“You still like the teaching job?” friends often ask.

I’m stymied by the question because I don’t recall ever telling anyone that I liked teaching. I don’t actually know if I like it or not. Do I even teach?

The other day a little blonde girl flounced past me on her way to hang up her jacket, which I had asked her to do. “You’re not a *real* teacher,” she said in a challenging but slightly uncertain tone, like you might say, “There’s no Santa Claus, right?” hoping against hope you didn’t just jeopardize your Christmas Eve visit. She wasn’t sure, but she had a hunch that I did not have the authority of her real teacher.

I sighed. She had a point. I mean, is a substitute a “real teacher ?” I usually feel more like a glorified babysitter with a seating chart.

Every once in a while I get to act like a real teacher — to stand up and say stuff to the class that is more than just “Quiet down” or “Sit down” or “Clean up.” But I’m usually spending so much time trying to control the 2 or 3 wildest kids that I have no time to do more than give cursory instructions to the rest of the class. It doesn’t seem to be getting better as I approach my one-year anniversary of being a substitute teacher.

The little blonde girl’s teacher said to me, “You are a real teacher and don’t ever let anyone tell you otherwise.” I appreciated the support, but that same teacher has told me in so many words, “Our standards for subs are really just to make sure nobody gets seriously hurt.” So much for teaching.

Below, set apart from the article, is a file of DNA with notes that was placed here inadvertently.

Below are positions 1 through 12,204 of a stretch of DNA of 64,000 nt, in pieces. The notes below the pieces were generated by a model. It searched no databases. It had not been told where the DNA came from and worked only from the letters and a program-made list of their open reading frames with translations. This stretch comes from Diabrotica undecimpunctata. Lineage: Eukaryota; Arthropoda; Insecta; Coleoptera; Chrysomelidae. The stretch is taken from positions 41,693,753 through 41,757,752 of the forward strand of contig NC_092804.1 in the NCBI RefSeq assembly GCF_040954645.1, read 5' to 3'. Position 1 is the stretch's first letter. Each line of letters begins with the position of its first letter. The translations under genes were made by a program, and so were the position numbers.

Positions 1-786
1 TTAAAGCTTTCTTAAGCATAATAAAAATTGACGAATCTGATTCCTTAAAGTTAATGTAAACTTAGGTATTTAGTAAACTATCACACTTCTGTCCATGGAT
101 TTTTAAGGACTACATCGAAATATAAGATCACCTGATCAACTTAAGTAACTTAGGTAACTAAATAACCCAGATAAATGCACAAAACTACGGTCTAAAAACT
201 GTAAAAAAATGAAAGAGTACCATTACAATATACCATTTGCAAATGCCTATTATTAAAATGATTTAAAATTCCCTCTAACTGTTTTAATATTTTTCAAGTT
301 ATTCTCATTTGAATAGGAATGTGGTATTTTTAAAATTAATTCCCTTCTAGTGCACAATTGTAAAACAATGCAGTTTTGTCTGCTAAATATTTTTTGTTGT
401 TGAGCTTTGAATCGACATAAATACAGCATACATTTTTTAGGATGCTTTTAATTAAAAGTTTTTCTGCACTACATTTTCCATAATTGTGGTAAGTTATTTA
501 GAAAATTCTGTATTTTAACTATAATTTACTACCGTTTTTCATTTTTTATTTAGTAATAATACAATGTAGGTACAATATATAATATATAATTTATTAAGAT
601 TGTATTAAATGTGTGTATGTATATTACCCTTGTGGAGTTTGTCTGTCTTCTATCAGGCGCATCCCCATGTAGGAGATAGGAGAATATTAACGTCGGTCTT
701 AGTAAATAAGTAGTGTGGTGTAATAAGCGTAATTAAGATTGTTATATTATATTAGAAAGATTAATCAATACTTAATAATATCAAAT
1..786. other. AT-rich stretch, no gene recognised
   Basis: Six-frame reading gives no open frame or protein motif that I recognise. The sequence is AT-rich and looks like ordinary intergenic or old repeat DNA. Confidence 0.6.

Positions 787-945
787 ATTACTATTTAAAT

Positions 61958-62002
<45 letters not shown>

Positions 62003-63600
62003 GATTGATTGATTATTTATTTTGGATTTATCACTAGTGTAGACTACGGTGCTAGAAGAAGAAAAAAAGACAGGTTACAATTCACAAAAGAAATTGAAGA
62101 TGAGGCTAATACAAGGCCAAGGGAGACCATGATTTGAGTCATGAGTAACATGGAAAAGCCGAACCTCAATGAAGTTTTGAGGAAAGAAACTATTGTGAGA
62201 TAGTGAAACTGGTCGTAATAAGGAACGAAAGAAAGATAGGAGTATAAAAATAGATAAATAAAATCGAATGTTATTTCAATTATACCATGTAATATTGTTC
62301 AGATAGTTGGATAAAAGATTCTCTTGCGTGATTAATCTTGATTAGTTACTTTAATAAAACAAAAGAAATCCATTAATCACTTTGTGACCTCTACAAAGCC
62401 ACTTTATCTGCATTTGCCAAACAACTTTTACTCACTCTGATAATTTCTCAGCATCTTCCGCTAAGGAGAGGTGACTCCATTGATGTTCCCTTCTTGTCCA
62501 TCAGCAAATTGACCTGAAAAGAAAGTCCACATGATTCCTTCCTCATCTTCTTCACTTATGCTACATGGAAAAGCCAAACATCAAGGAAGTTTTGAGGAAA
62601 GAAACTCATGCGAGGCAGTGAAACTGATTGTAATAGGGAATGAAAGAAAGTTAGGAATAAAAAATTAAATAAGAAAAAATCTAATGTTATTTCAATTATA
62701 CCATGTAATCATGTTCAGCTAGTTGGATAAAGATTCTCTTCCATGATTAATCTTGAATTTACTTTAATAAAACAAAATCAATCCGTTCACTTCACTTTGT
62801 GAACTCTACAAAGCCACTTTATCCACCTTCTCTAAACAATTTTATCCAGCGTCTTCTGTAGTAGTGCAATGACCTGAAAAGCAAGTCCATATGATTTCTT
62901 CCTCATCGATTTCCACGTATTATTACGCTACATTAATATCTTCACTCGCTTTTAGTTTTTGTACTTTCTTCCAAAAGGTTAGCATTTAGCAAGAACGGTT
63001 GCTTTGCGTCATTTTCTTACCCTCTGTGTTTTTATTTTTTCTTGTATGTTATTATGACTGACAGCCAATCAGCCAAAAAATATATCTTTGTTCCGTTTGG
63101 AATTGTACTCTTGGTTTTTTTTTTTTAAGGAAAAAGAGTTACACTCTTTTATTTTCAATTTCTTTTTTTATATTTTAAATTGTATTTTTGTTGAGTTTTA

I don’t know if I’m a good substitute; I do know I could get better. I also know that another sub at my school fled the building in tears in the middle of the school day and was never seen again. At least I haven’t done that. Yet.

Thing is, I don’t feel like a “real pastor” or a “real writer” either. I have multidimensional Imposter’s Syndrome or whatever it’s called. So who knows? Maybe I am a real teacher. I wonder if I’ll ever get good enough at classroom management so that I can teach a lesson.

Here’s the truth, though, and why my friends probably assume I like teaching. I love the children. I really love them. Even the misbehaving ones, the ones who test me and flounce by me — even the little boy who peed on a stuffed animal the other day.

When I zig-zag down the hall, dodging streams of rambunctious knee-high kindergartners and carelessly nonchalant middle schoolers, I feel . . . joy. There’s no other word for it.

So you tell me: do I like teaching?

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